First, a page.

CIA needs help from real world 
By Art Brown

Monday, December 15, 2008 
VIENNA, Virginia: This is the article I never intended to write. For former CIA 
officers, the tipping point between debate-generating critique and "if they had 
only listened to me" pontification is easy to cross, and I had hoped to avoid 
the latter by simply refraining from attempts at the former. So let's be clear, 
I am not claiming to have been prescient. It took more than three years outside 
the agency for me to truly understand its problems and to see a possible 
To start with the bottom line, the CIA's human spy business is not answering 
the hardest questions. How can I know this, three years out of touch with the 
secret stuff? The answer is simple: because Osama bin Laden is still the head 
of Al Qaeda. And no one has been held accountable for failing to catch him.

By the evening of Sept. 11, 2001, every serving CIA officer - indeed, every 
American - knew that the agency had one prime mission: "Get him!" But, after 
more than seven years and billions of dollars, we have failed. I recognize much 
has been done to damage Al Qaeda but, make no mistake, no amount of "rendition" 
of bin Laden lieutenants can mask our failure to bring to justice the man who 
ordered 9/11.

There are other failures too, less dramatic perhaps but of even greater 
consequence. The clandestine creep of nuclear know-how threatens to put the 
worst weapons into the worst hands. If North Korea or Iran, or Shangri-La for 
that matter, claims the right to develop a nuclear fist, our intelligence 
services should know every detail about that program. Yet we collectively fail 
over and over again when North Korea tests a missile or nuclear reactor 
construction in the eastern Syrian desert come as a surprise. If the CIA's 
human spy arm was operating as a private business, it would be running at a 
loss. Think Detroit, not 007.

Why? First, the agency is simply too insular. It does not sufficiently tap into 
the expertise that exists across the breadth of America. The human spy 
components of the CIA live in a cocoon of secrecy that breeds distrust of 
outsiders. This is one reason very few officers have BlackBerrys. Despite their 
reputation as plugged-in experts on other countries, many CIA officers do not 
even have Internet access at their desks. Worse yet, they don't think they need 

Second, the CIA has a terrible problem with quality control. When I was still 
there, for example, CIA spies reported on several occasions that Al Qaeda had 
plans to attack American military bases overseas - in countries that a quick 
Web search would have shown had no such bases. Quantity outweighed quality as 
folks in the spy business focused not on accuracy or impact, but on increasing 
amounts of product.

And that brings us to perhaps the most numbing factor, the lack of performance 
accountability. In my years in the agency, I cannot recall a single case where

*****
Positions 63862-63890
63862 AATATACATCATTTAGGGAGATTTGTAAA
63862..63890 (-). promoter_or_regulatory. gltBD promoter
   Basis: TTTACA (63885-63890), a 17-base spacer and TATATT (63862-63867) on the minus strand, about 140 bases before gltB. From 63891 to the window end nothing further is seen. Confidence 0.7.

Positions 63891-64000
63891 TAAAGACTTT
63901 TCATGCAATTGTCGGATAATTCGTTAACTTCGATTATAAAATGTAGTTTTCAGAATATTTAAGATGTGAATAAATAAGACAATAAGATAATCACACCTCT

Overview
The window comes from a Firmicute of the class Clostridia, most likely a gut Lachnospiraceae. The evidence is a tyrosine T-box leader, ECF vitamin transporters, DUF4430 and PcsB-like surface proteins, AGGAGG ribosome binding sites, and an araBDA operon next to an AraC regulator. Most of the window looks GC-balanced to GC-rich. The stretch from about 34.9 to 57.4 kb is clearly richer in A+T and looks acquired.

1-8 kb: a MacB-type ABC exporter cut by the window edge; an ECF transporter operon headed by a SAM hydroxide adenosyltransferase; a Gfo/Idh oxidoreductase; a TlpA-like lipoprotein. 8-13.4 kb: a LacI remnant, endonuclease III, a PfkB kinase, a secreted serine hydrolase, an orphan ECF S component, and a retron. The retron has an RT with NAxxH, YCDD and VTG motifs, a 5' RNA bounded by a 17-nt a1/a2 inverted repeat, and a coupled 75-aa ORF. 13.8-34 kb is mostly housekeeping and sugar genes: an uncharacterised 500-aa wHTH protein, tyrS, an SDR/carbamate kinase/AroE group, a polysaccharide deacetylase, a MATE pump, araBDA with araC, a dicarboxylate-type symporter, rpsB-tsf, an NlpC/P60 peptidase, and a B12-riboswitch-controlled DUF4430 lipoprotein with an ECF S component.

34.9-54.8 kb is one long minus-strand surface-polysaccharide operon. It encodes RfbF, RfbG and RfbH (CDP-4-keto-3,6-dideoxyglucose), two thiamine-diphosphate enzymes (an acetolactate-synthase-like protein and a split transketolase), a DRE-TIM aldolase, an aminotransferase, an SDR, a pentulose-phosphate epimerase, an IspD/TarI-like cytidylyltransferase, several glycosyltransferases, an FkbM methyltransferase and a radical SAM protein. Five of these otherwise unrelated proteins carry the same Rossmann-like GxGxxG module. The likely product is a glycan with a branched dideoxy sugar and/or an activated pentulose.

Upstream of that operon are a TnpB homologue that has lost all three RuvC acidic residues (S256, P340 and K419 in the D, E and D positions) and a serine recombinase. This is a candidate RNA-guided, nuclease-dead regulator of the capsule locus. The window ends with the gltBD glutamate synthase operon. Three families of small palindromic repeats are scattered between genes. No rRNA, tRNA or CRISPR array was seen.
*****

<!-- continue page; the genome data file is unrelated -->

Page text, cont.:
anyone was fired for failing to perform. I cannot even remember anyone being 
demoted. There is no job-threatening penalty for mediocrity. Think of this on 
Jan. 20, when we're likely to see bin Laden sending an inauguration greeting to 
the new president.

So let me float a proposal borrowed from the business world. If you want to 
find answers to the hardest questions, why not reach broadly into the expertise 
of the country and assemble the best spy team possible?

On Shangri-La's nuclear ambitions, it would probably mean including a few 
engineers who build our own bombs. They could make sure you understand the 
missing parts of the puzzle and how those parts may be hidden. You'd also want 
successful entrepreneurs who know how to make deals in Shangri-La and can point 
you to others who deal there more often.

It goes further. Good freelance reporters know how to find sources. The 
expertise of academia could be balanced with a seasoned detective or tough 
prosecutor adept at turning a crook. The more military the topic, the more 
military folks you would want on its pursuit. The spy business simply isn't 
that difficult. It is creativity, judgment and the ability to reach a goal on 
time that are hard to teach.

The agency would not lure these outside experts with a career or give them 
ranks or titles. That only breeds the ladder-climbing trap that sees newly 
minted CIA managers, six months into their assignments, planning how they might 
climb that next rung. Rather, the agency could compile advisory teams of 
accomplished Americans for a fixed period of service and then let them return 
to their respective fields. Their incentive would be the chance to make a real 
difference, with maybe a decent payment at the end if the project is a success.

Yes, there are some obstacles here. Using "normal" citizens in a covert role 
could require giving them legal protections that may not exist right now. 
Getting consensus among policymakers and Congress, and isolating the hard 
questions from the headlines of the day, will be a difficult challenge. And, 
more insidiously, wounded institutional pride at the CIA could generate 
bureaucratic knife-fighting by employees who would rather see the quest fail 
than give credit to "amateur" operators. The safe bet is that none of this will 
ever happen.

But is it not worth trying? It would certainly be worth breaking some existing 
rules if we could really assemble a better spying apparatus from the best parts 
America has to offer. We couldn't do much worse.

Art Brown, a 25-year veteran of the CIA, was the head of the Asia division of 
the agency's clandestine service from 2003 to 2005.

Kirim email ke